In lieu of flowers, gifts may be made in memory of Tony to the Memorial Fund of Central Church.

Please remember his daughter, Debbie, and the rest of his family in prayer as they move through this difficult time.


This Sunday’s Altar Flowers

Our July 30 altar flowers are given to the glory of God and in memory of one of our oldest members, James C. Balmer, who entered the Church Triumphant on Saturday, July 22, 2017.

Jim was a member of Central Church for 49 years, and previously served as Church Treasurer, President of the Board of Trustees, and member of the Administrative Council.

Jim is survived by his daughter and son-in-law, Ruth & Douglas Aley, and two grandchildren, Dexter (Lindsay) Aley and Amber Aley, all members of Central Church.

In addition, Jim is survived by two brothers, Richard (Diedre) Balmer and Matthew (Mary) Balmer, all of Beaver Falls; his sister-in-law, Janice Balmer, of Darlington, PA.; several nieces, nephews, and cousins; and his second wife, Arlene (Grguras) Balmer, and her daughter and granddaughter, Lori & Sabrina Ross, of Sigel, PA.

If desired, contributions can be made in James’ name to the Central United Methodist Church, PO Box 311, Beaver Falls PA 15010.


Happy Father’s Day

Our Fellowship Hall Gets New Glass Block Windows!

Earlier today, our dedicated Trustees replaced the old, double-hung windows in our Fellowship Hall with new, glass block windows.

 Not only is this update a beautiful change from the old, 113-year-old windows, they will give us higher energy efficiency, and greater security from break-ins.

Thanks to our dedicated Trustees and to Jeff & JoAnn for volunteering to underwrite half of the cost!

The BF Car Cruise is Underway – Stop by Our Table for Free Ice-Cold Water & Chips

The Beaver Falls Car Cruise is underway and we are handing out free bottles of ice-cold water and chips on the corner of 7th Ave. & 10th Street.

Stop by and say Hi!

It may be hot, but the water is cold!!

See You at the Beaver Falls Car Cruise! – Saturday, June 10, 1-9-pm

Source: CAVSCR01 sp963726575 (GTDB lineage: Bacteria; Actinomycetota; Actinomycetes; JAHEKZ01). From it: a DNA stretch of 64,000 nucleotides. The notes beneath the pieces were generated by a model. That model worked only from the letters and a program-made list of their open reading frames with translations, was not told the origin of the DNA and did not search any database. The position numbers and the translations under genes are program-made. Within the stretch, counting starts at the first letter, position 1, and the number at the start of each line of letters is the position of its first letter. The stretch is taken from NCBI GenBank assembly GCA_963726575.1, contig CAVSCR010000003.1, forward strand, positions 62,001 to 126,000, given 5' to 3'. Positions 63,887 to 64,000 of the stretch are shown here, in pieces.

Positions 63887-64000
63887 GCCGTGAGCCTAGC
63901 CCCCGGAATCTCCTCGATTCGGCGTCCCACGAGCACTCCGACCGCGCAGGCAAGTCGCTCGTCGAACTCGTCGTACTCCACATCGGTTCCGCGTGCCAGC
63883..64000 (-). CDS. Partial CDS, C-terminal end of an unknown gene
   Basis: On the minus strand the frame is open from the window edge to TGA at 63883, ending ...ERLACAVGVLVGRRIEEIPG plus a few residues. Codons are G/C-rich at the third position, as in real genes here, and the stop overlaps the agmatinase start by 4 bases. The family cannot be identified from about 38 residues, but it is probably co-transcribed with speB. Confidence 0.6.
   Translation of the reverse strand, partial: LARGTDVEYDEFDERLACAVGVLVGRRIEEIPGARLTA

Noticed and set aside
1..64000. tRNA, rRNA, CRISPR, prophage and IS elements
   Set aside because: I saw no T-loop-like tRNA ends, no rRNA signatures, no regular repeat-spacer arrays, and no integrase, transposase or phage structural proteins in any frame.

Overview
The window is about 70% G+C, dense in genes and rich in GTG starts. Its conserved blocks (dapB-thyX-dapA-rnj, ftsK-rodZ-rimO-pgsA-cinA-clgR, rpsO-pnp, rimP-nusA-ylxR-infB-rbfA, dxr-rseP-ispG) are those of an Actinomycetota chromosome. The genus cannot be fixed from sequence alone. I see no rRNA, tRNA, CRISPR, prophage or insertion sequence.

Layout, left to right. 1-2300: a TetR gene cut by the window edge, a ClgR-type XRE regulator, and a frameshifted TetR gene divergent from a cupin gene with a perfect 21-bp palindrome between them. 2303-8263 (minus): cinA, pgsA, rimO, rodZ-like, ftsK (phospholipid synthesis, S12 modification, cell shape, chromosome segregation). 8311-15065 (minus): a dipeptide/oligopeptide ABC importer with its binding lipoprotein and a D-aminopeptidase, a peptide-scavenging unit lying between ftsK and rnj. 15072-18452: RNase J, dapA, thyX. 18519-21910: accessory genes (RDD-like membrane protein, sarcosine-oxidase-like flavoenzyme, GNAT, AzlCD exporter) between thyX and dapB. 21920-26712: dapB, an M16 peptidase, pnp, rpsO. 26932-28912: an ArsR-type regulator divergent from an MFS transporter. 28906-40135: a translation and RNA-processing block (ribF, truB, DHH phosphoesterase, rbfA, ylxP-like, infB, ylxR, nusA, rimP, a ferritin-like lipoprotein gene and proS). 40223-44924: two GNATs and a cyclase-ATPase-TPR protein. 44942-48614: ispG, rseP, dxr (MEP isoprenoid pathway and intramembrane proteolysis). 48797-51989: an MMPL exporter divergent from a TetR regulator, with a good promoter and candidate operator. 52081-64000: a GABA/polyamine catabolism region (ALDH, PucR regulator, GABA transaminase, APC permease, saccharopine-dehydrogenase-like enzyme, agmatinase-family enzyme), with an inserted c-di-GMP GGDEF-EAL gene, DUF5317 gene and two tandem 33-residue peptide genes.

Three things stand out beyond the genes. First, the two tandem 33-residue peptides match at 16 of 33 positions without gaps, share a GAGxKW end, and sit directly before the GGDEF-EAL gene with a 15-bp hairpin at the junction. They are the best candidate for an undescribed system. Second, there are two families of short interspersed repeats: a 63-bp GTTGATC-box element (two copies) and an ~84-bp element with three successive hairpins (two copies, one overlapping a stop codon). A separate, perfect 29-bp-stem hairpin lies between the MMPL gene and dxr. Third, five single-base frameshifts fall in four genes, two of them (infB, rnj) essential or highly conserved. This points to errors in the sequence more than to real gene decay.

Central Church will be offering free bags of chips and bottles of ice-cold water at this year’s Car Cruise in Beaver Falls on Saturday, June 10, 2017.  The Car Cruise runs from 1-9 pm.

Our table this year will be at 10th Street and 7th Avenue, so stop by to say Hi, get a snack, and slake your thirst as we enjoy all of the interesting cars on display!

Memorial Day Blessing!

Memorial Day 3As we reflect upon the blessings that we have as a nation, and the high cost that has been paid for the security of our land, please join us…

 In giving thanks for those who have served in our armed forces, risking their lives for our liberty.

 May God bless those who have sacrificed and the families of those service members who have done without in duty to our country.

 On behalf of Central Church, may you have a blessed holiday weekend!


Community Pentecost Service – Sunday, June 4, 2017

Instead of having its regular Sunday worship service, Central Church will join with other area Churches for a Community Pentecost Service in the LGI at the Beaver Falls High School at 10:30 am on Sunday, June 4.

See you there!


Baby Shower!

You are invited to a Luncheon & Baby Shower on Sunday, May 21, 2017 in honor of mark Deltondo, who will be baptized during our morning worship service that day.

The Church will provide meatloaf, cake and punch.  Please bring a dish to share and a gift for our newest little one!

Holy Week Worship Services

Downstairs Floors Refinished!

With the help of 72 men from our Saturday AA group, we started the process of tear-down to refinish the floors at 9 pm Saturday after their meeting since we now need to get such projects completed before people arrive for our free community lunch around 10 am on Tuesday.

After the Fellowship Hall was cleared, the floor was scrubbed twice late Saturday night and prepared to receive the new finish.  Six thin coats of finish were applied starting Sunday evening and ending this evening.  Six coats were necessary to get a balanced, uniform look to the shine.  The 6 coats also mean that we should be able to snap the finish back at least a few times with our burnisher when the shine fades with use.